Two Texas floodgates have collapsed in the last two years, and the Guadalupe-Blanco River Authority warns four more lakes are in danger of the same fate.
The authority is considering dropping lake levels for safety precautions, which they believe will prevent the loss of life and property. The lakes’ floodgates are about 90 years old.
However, many residents said they worry lowering water levels will damage their livelihoods and property values.
The Seguin-based authority seeks public comment on a proposal to drain Lake McQueeney, Lake Placid, Meadow Lake and Lake Gonzales after floodgates failed at Lake Wood in 2016 and Lake Dunlap in May.
No lives were lost, but property values dropped in half, docks were left high and dry, aquatic life disappeared, trees died and wells went dry.
At the other lakes, GBRA Communications Manager Patty Gonzales said warning signs and buoys are meant to keep water recreationists away from the risky dam floodgates, but it may not be enough to save lives if another one fails.
“Unfortunately, people don’t always heed those warnings, and that’s where our concerns come from, and the video of the Lake Dunlap spill gate failure validates our concerns,” she said.
GBRA experienced a spillgate failure Tuesday morning, May 14. This video shows the precise moment the middle gate collapsed resulting in the dewatering of Lake Dunlap. GBRA will provide periodic updates regarding recreational, safety or water supply issues. pic.twitter.com/xqRTlTNgg9— GBRA (@GBRATX) May 15, 2019
Texas Commission on Environmental Quality officials said the busted floodgates should serve as a warning to the owners of other older, smaller dams to inspect and repair them.
The GBRA took over operation of the six dams and their floodgates in the 1960s, and its officials said revenue from generating power and supplying water to cities is not enough to produce the $180 million needed to replace floodgates on the dams of the six lakes.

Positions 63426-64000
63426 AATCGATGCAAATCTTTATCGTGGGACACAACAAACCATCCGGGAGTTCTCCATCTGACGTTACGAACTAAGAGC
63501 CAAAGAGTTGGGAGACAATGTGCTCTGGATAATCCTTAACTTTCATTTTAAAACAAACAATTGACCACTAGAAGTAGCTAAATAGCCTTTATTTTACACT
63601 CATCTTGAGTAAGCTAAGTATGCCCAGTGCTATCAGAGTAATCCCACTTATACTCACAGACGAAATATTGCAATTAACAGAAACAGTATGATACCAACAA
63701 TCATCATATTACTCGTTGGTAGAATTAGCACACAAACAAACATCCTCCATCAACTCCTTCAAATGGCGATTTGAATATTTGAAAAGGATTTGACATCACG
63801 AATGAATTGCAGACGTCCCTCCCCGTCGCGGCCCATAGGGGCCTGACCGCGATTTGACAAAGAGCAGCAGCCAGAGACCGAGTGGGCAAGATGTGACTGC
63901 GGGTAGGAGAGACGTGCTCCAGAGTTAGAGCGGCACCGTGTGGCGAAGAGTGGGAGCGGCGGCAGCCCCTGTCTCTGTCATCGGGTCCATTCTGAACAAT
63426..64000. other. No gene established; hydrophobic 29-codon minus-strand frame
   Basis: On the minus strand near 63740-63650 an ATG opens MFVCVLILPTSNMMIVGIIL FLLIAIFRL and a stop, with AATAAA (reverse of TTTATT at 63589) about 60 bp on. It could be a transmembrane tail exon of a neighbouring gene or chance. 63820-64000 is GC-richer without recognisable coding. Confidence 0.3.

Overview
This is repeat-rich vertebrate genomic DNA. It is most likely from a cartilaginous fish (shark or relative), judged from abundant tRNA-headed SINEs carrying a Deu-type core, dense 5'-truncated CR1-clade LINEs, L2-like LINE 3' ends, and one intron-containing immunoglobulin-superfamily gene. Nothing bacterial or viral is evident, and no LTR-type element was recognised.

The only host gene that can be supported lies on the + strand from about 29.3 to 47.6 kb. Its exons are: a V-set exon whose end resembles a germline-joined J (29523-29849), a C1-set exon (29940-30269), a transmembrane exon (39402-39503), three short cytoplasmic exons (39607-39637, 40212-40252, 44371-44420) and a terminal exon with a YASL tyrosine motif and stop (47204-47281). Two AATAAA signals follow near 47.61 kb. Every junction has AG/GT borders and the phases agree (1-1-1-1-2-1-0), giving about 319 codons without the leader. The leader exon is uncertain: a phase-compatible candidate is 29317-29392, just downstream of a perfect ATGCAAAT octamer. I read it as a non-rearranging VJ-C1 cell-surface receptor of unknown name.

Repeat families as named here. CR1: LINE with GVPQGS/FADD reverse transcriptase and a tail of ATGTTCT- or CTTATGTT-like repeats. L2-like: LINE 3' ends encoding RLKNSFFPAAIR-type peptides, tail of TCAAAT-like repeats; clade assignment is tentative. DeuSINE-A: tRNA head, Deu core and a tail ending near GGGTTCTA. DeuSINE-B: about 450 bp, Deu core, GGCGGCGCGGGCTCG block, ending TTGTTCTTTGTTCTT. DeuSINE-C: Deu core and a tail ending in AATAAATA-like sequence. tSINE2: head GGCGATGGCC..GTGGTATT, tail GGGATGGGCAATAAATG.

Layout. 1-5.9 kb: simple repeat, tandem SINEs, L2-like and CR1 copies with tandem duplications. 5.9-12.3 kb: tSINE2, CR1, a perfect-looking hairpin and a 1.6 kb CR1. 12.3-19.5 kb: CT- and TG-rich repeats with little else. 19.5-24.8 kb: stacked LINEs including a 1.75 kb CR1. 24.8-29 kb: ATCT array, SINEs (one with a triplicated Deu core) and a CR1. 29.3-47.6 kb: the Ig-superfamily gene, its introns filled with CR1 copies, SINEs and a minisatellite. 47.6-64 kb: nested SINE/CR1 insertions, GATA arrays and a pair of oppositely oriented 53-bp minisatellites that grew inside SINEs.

After the Lake Dunlap floodgate collapsed, residents made plans to repair it because the GBRA was unable to do so. They hope to vote-in a lakeside taxing district on Nov. 5 to raise the funds themselves.
Thomas Belton is co-owner of a water ski school that operates out of the Sea Breeze Lodge on Lake McQueeney, just northwest of Seguin. He said the GBRA should have done more before now to maintain the floodgates.
“It’s a little disappointing the dams haven’t been maintained over the past 50 years that they have owned them because if the maintenance had been done correctly I don’t think we would be in this situation right now,” he said.
The GBRA disputes that, and it reports around $30 million has been spent on the upkeep of the floodgates, but simple repairs are not enough on something so old.
Thomas Long. who operates a boat repair shop, Precision Boat Works, hoped the authority considers all those who rely on the lake for their livelihoods before taking any drastic action.
“They need to consider the businesses out here, you know, if there is a way to leave water up to survive and function until they have a plan in place or replace these gates, that would be preferred,” he said.
In the tiny community of McQueeney, the cicadas in the trees often make more noise than the traffic passing under the single, blinking yellow caution light over the main drag.
But there was plenty of noise about lowering the lakes. Dayna Green operates Bait and Brew and Veleda Harley runs Harley’s Bait Shop. They were sitting under a shaded porch at Bait and Brew when TPR asked for their opinions.
“Well I mean it needs to be done, doesn’t it? There needs to be some sort of maintenance or some sort of check anyway,” Green said.
“Everybody’s whining because they’re gonna drop the water level 12 feet and we’re not going able to put our boats in the water,” Harley said. “But don’t you want them to see if it’s okay? Look, I would like them to check them and make sure they are okay before it breaks again.”
At Lake Placid, home of the popular water recreation spot called Son’s Island, and at Meadow Lake, residents and business owners were also concerned about draining the lakes.
In written responses to TPR's questions, they worried about the negative impact on the local economy and on property values, property taxes and flood control.
They believed there are more cost-efficient ways to replace the failing floodgates that the GBRA needs to consider. They also want local and state leaders to take action to preserve the lakes.
The GBRA stressed it is listening and will continue to do so before making a final decision.
Residents lined up to speak at this month’s board meeting about lowering the lakes and are expected to do the same in August.